"Every Man Has His Fault, And Honesty Is His"
Context: Timon, wealthy and generous Athenian nobleman, finally realizing that his indebtedness has become much greater than his wealth, dispatches Flaminius, a trusted servant, to borrow some money to meet the demands of his creditors, from Lucullus, a friend and frequent recipient of Timon's largesse. The refusal of assistance by Lucullus and his condemnation of Timon for too much honesty is typical of the responses Timon receives from his friends. When Flaminius presents the request of his master, "nothing doubting your present assistance therein," Lucullus replies:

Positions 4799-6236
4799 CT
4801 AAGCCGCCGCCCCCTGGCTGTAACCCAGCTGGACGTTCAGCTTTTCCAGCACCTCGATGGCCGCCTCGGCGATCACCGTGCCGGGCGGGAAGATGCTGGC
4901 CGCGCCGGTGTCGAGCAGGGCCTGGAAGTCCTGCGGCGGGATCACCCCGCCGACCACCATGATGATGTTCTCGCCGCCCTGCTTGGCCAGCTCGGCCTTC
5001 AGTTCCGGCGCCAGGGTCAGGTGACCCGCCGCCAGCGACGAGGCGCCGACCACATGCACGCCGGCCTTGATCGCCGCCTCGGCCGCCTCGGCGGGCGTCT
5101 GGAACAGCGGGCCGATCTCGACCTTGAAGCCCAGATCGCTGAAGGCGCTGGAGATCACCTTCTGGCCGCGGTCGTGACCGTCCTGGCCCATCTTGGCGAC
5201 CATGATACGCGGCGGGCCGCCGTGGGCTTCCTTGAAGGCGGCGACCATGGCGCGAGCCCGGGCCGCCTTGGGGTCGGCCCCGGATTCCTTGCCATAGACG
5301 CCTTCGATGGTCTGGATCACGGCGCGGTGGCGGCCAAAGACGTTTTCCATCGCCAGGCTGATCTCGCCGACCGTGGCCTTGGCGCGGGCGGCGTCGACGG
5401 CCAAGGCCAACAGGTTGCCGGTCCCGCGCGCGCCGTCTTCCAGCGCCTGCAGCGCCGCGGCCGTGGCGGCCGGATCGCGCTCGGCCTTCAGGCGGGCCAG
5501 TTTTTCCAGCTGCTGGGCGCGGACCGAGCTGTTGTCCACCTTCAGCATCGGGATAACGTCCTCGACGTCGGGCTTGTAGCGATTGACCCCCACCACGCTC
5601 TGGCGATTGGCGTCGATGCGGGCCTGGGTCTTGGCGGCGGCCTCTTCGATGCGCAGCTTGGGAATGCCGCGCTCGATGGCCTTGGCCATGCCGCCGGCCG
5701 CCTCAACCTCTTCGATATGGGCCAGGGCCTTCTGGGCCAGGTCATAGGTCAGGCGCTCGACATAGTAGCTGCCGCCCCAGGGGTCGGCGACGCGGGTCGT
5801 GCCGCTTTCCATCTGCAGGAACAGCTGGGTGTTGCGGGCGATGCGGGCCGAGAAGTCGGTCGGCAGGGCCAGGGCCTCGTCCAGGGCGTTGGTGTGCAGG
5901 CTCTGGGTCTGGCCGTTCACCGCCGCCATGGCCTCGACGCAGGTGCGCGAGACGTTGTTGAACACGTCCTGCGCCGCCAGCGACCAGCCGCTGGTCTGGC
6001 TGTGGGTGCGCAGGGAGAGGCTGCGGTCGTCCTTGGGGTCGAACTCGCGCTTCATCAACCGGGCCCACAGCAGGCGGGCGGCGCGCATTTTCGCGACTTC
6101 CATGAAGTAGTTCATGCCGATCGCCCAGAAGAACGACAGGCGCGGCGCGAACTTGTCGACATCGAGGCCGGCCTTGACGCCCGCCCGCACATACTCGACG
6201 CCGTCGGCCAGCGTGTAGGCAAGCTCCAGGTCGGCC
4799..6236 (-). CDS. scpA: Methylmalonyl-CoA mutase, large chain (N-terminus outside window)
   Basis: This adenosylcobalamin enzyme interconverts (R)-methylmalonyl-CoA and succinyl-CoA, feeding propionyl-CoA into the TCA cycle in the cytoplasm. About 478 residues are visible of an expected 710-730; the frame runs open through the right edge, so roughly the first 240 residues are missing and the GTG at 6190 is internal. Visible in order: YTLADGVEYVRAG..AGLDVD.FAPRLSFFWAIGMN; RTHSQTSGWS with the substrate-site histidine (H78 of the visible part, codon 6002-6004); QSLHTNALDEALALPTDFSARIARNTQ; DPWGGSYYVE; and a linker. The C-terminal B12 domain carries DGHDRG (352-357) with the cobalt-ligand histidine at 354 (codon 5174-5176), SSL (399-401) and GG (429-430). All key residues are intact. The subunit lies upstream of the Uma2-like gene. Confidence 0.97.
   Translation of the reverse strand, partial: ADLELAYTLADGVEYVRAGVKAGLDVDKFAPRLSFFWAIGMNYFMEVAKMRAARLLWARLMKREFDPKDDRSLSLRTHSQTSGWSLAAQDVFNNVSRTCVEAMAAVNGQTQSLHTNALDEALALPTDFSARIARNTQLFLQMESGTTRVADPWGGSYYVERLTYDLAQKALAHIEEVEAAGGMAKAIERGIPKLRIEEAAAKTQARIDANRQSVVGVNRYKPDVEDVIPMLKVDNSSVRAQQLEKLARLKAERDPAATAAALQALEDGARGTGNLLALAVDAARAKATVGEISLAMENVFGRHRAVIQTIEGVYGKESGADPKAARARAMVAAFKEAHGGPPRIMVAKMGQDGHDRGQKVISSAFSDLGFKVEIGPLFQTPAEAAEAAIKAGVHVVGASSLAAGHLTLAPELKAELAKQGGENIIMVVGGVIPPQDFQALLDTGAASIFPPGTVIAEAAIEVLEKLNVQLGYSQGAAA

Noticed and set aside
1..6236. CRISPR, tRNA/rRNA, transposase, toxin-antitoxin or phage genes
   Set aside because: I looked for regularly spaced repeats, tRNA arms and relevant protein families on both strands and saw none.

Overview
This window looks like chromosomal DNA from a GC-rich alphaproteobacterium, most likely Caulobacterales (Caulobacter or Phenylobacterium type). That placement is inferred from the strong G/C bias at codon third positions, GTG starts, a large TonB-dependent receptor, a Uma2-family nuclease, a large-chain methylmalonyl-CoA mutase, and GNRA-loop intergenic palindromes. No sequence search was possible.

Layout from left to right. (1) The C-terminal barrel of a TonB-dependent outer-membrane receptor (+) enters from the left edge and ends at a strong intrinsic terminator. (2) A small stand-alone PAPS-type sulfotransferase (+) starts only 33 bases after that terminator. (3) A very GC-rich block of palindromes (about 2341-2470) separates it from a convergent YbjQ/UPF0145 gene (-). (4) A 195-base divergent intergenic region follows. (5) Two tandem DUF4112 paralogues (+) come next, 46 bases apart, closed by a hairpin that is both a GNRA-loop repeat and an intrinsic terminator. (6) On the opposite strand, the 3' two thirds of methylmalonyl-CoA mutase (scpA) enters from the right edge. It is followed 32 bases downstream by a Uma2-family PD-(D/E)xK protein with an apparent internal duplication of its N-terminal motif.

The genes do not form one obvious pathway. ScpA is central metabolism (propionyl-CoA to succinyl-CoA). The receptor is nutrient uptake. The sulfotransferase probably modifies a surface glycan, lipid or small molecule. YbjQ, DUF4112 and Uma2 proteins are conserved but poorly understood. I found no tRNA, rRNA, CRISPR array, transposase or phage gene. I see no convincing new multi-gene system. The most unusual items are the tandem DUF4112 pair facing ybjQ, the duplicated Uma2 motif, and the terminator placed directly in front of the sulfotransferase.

LUCULLUSLa, la, la, la! Nothing doubting, says he? Alas good lord! A noble gentleman 'tis, if he would not keep so good a house. Many a time and often I ha' dined with him, and told him on't, and come again to supper to him of purpose to have him spend less, and yet he would embrace no counsel, take no warning by my coming. Every man has his fault, and honesty is his. I ha' told him on't, but I could ne'er get him from't.